Not the rally car that inspired him as a kid but the Datsun which Gormsby has played a small part in its development since the late 1980s

March 2017 it took the class recored, again, at Mt Cotton Hillclimb. More than a club race car it’s been the most “lateral thinking” and “think out side the square” engineering experience Gormsby has had the privilege of being involved in. In short, what you read and see of Gormsby’s L200 is the result of knowledge and help shared between friends with much taking of constructive critisism, of learning how to develop cars from first principles (ie not buying things off the shelf and bolting on haphazardly), a closed loop of trial-error-trial-error-trial and a passion to put performance above image and romanticism of cars.

So we come right back to driving position and the gear shift. What do you do when something like this is not right? The pictures to come might give some insight - yes pictures can say a thousand words. With the seats one could go out and spend $1000s on seats and Gormsby did that with his 1200 2dr but then had no cash for good tires. Tires are always a better go-fast investment than seats if one has limited cash (mind you 7kg for the pair of seats in that car did have some performance gain). The L200 seats were stripped of the fabric and squabs sculptured with a kitchen electric bred knife, the backs had 4mm steel bar bent up and migged onto the sides of the steel frame on each seat to hold foam side bolstering and lambswool covers thrown over top. The passenger seat was completed first and then those thing learned used to make the driver’s seat a further improvement. Ala, Faux pas Recaros. 25mm Aluminum spacers were made up to lower the steering wheel. The steering column was removed, the steering shaft had the splined end removed and swapped for a longer one from a Brumby (Gormsby happened to have such on the shelf as well as a MOMO steering wheel boss to suit and a 90mm dish wheel). The shafts were also line bored with a extra long series 5mm drill. No point really other than to take a tiny amount of weight out and to verify that the lathe’s tailstock was correctly aligned. With seats lowered the top of the steering wheel was well above the height of the base of anyone’s skull as they sat in the driver’s seat which is way to high. The wheel came down and rearward, yay. Gormsby had his preferred NASCAResque close to the wheel position and plenty of room to stretch his long legs. But now the gearstick was a big reach away. If you have to bend it back why not change the pivot ratio at the same time? During the mock up it seemed that there would end up being a long reach down to find the knob even though the wheel had been lowered. So the gearstick was lengthened such that the reach to it from the steering wheel was the shortest distance possible and the pivot ratio altered for the right balance of being able to find a gear and yet have a fast shift. It looked long and out of place as though the stick had come from a semi-trailer, but dang it worked a treat. No off the shelf parts needed unless you call mig wire, argoshield gas and some scrap steel off the shelf (plus an engine lathe to machine the bushes). Did the end result look pretty? Probably not and Gormsby did not give a rats’. Did these things make the car faster and more fun to drive? You betcha!

More pics thrown in the above latter.


That is an awesome read and insight. Thankyou!


Thank you Mr G


Going disc on the rear happened either 2013 or 2014. EFIMira had picked up an F2 Charade and a quick check revealed the rear discs and calipers would easily fit. But alas the rotors were uncommon and a new pair were $600. Some Appluase rear calipers, discs and mounting brackets were found. The brackets required the center holes to be bored out so they could be mounted on the L200 control arms. Measurements were taken and some thought was made about CNCing them out of alu. But the prudent route was to invest minimal time and make sure the set up worked.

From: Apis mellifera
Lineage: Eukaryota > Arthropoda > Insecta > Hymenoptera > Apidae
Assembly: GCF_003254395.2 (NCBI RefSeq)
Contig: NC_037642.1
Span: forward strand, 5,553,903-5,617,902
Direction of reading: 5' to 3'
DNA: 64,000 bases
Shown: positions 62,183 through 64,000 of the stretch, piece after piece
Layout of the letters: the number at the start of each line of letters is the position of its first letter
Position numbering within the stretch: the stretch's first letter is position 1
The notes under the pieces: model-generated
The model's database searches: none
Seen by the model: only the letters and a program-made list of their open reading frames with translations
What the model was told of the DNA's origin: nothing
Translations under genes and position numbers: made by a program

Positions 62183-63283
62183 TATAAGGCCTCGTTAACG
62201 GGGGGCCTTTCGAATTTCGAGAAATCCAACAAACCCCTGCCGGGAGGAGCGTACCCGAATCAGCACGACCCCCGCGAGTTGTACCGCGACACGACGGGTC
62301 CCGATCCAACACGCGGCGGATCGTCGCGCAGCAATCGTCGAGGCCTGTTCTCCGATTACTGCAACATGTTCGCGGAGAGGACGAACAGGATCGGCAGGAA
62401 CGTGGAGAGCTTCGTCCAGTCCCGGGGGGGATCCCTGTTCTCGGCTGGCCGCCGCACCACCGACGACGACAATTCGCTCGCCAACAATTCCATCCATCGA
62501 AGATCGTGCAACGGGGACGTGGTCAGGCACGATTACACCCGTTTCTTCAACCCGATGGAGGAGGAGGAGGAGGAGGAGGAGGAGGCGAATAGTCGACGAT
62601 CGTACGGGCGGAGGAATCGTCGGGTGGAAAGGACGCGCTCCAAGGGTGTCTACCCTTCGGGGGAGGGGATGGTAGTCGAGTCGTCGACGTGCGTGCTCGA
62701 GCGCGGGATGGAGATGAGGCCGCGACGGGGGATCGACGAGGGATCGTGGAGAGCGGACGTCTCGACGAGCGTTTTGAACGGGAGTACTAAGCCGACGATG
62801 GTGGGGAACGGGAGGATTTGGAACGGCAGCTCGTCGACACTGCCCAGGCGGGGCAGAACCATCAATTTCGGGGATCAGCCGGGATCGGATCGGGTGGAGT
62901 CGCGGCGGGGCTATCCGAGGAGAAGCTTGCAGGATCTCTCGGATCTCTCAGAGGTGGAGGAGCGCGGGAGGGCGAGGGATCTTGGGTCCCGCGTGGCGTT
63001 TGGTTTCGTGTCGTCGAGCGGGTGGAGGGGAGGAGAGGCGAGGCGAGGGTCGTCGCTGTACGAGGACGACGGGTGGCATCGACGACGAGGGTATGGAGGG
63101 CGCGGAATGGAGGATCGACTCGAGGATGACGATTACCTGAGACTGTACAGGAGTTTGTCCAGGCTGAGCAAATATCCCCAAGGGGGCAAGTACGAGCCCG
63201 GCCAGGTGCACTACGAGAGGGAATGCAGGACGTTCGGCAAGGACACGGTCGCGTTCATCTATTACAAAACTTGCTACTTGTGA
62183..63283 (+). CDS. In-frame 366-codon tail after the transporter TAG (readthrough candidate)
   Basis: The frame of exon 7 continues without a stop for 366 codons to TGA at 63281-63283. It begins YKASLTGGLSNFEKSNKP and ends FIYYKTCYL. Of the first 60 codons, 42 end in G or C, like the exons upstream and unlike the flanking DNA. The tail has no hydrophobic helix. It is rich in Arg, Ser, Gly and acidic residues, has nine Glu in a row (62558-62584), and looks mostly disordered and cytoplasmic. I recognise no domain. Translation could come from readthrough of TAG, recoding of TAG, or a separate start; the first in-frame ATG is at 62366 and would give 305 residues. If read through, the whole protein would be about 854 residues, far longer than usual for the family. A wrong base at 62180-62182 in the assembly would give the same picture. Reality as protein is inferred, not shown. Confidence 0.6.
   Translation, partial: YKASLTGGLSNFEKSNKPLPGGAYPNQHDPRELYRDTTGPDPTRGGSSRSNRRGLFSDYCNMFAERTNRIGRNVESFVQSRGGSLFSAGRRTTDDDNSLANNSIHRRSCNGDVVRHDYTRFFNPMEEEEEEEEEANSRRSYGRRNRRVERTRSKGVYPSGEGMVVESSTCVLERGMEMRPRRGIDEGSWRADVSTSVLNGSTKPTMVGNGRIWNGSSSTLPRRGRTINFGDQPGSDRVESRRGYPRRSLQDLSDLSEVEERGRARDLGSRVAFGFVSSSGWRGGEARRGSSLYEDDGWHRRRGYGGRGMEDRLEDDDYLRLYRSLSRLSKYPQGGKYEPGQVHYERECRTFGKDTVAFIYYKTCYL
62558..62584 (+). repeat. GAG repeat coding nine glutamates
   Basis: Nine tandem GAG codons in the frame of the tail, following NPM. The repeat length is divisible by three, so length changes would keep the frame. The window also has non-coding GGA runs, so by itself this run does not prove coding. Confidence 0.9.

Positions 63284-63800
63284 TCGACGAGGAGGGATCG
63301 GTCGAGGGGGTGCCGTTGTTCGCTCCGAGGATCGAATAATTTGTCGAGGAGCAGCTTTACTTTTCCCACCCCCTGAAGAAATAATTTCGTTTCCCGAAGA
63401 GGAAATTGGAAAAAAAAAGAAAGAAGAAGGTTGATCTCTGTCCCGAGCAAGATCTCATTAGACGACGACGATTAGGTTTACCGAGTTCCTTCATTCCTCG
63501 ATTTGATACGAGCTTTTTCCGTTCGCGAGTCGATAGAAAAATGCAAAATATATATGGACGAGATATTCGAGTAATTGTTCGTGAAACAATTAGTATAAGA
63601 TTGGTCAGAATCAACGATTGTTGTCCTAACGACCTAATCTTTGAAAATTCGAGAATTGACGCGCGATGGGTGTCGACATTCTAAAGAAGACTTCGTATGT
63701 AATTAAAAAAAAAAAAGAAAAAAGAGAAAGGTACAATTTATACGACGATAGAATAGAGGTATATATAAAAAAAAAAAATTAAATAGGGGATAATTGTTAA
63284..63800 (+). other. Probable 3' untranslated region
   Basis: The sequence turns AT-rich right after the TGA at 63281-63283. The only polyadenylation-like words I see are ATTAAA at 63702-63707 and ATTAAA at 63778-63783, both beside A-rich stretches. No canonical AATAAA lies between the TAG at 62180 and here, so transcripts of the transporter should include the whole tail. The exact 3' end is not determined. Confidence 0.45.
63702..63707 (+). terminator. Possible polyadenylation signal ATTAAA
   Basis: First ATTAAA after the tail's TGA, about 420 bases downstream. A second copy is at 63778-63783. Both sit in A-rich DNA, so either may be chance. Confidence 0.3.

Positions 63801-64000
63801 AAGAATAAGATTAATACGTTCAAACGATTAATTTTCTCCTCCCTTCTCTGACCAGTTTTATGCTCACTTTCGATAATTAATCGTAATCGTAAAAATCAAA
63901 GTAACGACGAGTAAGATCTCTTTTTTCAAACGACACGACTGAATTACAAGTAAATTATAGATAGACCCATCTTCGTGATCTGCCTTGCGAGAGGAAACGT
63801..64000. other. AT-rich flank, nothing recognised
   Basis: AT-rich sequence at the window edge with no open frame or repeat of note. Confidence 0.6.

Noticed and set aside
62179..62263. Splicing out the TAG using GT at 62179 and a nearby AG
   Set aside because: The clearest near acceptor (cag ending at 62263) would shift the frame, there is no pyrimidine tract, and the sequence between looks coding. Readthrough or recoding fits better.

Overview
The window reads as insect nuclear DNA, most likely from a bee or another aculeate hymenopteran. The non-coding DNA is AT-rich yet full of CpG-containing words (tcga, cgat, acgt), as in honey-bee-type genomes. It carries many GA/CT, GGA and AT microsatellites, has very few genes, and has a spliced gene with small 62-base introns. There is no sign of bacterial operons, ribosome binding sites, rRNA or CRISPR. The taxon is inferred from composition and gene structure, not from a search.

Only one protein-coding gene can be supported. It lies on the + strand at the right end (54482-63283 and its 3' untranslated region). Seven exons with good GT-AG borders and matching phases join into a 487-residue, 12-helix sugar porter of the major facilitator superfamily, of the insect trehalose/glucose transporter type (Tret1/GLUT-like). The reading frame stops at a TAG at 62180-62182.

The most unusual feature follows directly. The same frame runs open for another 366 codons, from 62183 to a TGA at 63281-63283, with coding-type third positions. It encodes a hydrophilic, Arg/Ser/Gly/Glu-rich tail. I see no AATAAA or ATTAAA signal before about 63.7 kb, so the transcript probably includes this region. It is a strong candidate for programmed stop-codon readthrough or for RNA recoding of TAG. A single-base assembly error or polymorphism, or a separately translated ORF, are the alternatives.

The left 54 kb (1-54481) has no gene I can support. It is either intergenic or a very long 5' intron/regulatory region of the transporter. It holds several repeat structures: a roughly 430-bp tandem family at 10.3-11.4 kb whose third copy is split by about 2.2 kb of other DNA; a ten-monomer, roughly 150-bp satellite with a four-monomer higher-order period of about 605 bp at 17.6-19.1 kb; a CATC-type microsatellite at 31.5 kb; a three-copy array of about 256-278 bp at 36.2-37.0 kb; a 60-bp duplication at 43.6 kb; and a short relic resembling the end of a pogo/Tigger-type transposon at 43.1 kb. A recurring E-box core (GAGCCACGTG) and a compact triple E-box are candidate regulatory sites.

Mira appluase disk bracket2.pdf (15.4 KB)
Later it would be decided that the caliper piston diameter were to small and the watch for something better ensued.
To get the discs to sit on a 100pcd hub the rear set of Charade drums which were sitting on the shelf had the drums machined off so that they would become the disc carrier. This could have been done with the M100 drums but they were destined for someone else’s 100pcd rear conversion. Track width increased 20mm total with all fitted and the calipers had to be spaced out the thickness of the Charade hubs. For the first trial the calipers were mounted upside down to make the handbrake cable easy to attach. The brakes were easily bled by opening the Banjo bolts.

Some steel tube was made up to slip over the handbrake cable end and such mounted to the caliper handbrake bracket. For EFIMira the tubes were done in aluminium and the calipers mounted right way up after a simple cable re-route along the top of the trailing arms.
Gormsby was never happy with now having four flexible brake lines on the rear and would, finally, in 2017 flip the calipers make new hard lines and halve the number of flex rubber lines.
The brakes were definitely more powerful. The master cylinder and rear bias valve had not been touched. EFIMira with the 15" Enkeis was able to go one better with brakes by fitting Copen calipers and rotors.

His brakes were now more in keeping with the near on 180hp. And so was the M100 gearbox he and Gormsby fitted to the dark blue L200.


Loving your thread mate!

Good to see the super secret mira in there too!


EFIMira in it’s 110pcd heyday

To those that don’t know EFIMira and it’s creator it/he was ahead of its/his time. Some may remember that the car was pretty much written off in a strange and disappointing way (no one was driving it).

Note Dan or Jono’s old bumper sitting at the front.
So the Blue L200 had to be reshelled (more images of the process somewhere but I’d have to dig)

The resting place of the old one was Gormsby’s front yard and there it sat for a couple of years. But an much less damaged L200 shell came along and it too had some notoriety in its better years.

The driveway needed widening so he got out his most expensive 3cyl (which is a great engine crane and is balanced just enough to life items as large as Sirion shells onto car trailers).
so out with the blue mira to make room to turn around and into the back yard with the red one.


The Gormsby L200 Dec 2014 just to bring the focus back to it.